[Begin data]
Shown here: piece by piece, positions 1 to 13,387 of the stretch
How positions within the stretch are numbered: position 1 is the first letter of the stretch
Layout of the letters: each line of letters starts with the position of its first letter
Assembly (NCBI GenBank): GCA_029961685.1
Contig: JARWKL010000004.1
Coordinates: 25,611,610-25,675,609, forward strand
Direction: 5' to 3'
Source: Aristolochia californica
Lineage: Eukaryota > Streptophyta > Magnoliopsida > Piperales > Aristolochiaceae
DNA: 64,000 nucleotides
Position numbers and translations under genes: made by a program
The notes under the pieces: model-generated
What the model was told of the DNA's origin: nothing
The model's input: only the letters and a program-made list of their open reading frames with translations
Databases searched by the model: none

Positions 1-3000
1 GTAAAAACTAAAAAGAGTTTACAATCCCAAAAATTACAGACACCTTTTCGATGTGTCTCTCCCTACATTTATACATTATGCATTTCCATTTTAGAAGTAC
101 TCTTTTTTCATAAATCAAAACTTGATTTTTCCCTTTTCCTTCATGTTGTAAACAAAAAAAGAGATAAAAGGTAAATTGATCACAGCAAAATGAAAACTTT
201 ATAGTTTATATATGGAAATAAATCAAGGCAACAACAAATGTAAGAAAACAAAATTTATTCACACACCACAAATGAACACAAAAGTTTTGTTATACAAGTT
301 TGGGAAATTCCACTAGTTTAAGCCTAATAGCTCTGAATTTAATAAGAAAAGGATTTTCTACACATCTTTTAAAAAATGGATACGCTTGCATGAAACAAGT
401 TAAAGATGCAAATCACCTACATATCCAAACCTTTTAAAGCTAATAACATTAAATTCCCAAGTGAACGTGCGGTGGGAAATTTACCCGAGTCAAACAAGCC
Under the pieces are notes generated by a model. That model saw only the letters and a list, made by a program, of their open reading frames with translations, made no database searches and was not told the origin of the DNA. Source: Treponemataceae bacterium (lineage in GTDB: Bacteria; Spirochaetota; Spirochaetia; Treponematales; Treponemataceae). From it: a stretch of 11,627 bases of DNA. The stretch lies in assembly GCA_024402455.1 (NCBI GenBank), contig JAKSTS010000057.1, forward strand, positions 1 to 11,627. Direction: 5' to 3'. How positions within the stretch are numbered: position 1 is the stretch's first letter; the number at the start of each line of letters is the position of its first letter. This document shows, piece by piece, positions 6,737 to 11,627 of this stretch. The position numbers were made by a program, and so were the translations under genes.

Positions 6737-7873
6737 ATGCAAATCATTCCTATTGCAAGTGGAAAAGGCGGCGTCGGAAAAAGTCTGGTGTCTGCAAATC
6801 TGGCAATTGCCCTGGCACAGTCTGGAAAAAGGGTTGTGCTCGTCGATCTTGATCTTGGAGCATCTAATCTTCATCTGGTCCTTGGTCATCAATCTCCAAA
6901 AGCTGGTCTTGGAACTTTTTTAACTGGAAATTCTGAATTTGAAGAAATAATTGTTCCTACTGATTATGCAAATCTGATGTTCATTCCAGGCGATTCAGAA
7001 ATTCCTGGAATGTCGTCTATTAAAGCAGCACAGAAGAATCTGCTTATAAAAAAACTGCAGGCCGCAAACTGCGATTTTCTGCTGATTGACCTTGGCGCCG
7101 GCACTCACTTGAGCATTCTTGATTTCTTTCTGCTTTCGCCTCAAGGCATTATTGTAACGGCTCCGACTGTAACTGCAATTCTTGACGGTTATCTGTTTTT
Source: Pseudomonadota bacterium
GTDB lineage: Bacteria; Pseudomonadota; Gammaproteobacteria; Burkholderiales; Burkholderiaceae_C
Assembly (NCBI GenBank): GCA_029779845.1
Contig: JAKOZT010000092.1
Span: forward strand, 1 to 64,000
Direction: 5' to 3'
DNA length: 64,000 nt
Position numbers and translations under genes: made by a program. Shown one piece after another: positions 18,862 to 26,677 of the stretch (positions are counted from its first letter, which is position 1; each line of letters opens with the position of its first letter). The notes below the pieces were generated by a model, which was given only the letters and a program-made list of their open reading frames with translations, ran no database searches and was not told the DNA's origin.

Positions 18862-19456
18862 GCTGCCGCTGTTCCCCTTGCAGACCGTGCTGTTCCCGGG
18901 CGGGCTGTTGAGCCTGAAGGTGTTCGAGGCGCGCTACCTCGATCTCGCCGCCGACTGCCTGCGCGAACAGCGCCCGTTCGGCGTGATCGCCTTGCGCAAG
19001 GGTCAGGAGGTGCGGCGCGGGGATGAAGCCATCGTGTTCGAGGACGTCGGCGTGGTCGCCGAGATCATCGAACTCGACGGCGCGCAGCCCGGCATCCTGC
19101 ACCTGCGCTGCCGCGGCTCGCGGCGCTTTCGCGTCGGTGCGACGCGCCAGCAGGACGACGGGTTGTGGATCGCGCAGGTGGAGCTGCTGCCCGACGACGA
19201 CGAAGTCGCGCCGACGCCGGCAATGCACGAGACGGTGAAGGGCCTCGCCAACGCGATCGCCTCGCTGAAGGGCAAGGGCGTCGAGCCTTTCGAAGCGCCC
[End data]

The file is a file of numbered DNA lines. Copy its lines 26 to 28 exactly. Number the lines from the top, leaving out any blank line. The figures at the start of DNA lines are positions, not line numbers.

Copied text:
6901 AGCTGGTCTTGGAACTTTTTTAACTGGAAATTCTGAATTTGAAGAAATAATTGTTCCTACTGATTATGCAAATCTGATGTTCATTCCAGGCGATTCAGAA
7001 ATTCCTGGAATGTCGTCTATTAAAGCAGCACAGAAGAATCTGCTTATAAAAAAACTGCAGGCCGCAAACTGCGATTTTCTGCTGATTGACCTTGGCGCCG
7101 GCACTCACTTGAGCATTCTTGATTTCTTTCTGCTTTCGCCTCAAGGCATTATTGTAACGGCTCCGACTGTAACTGCAATTCTTGACGGTTATCTGTTTTT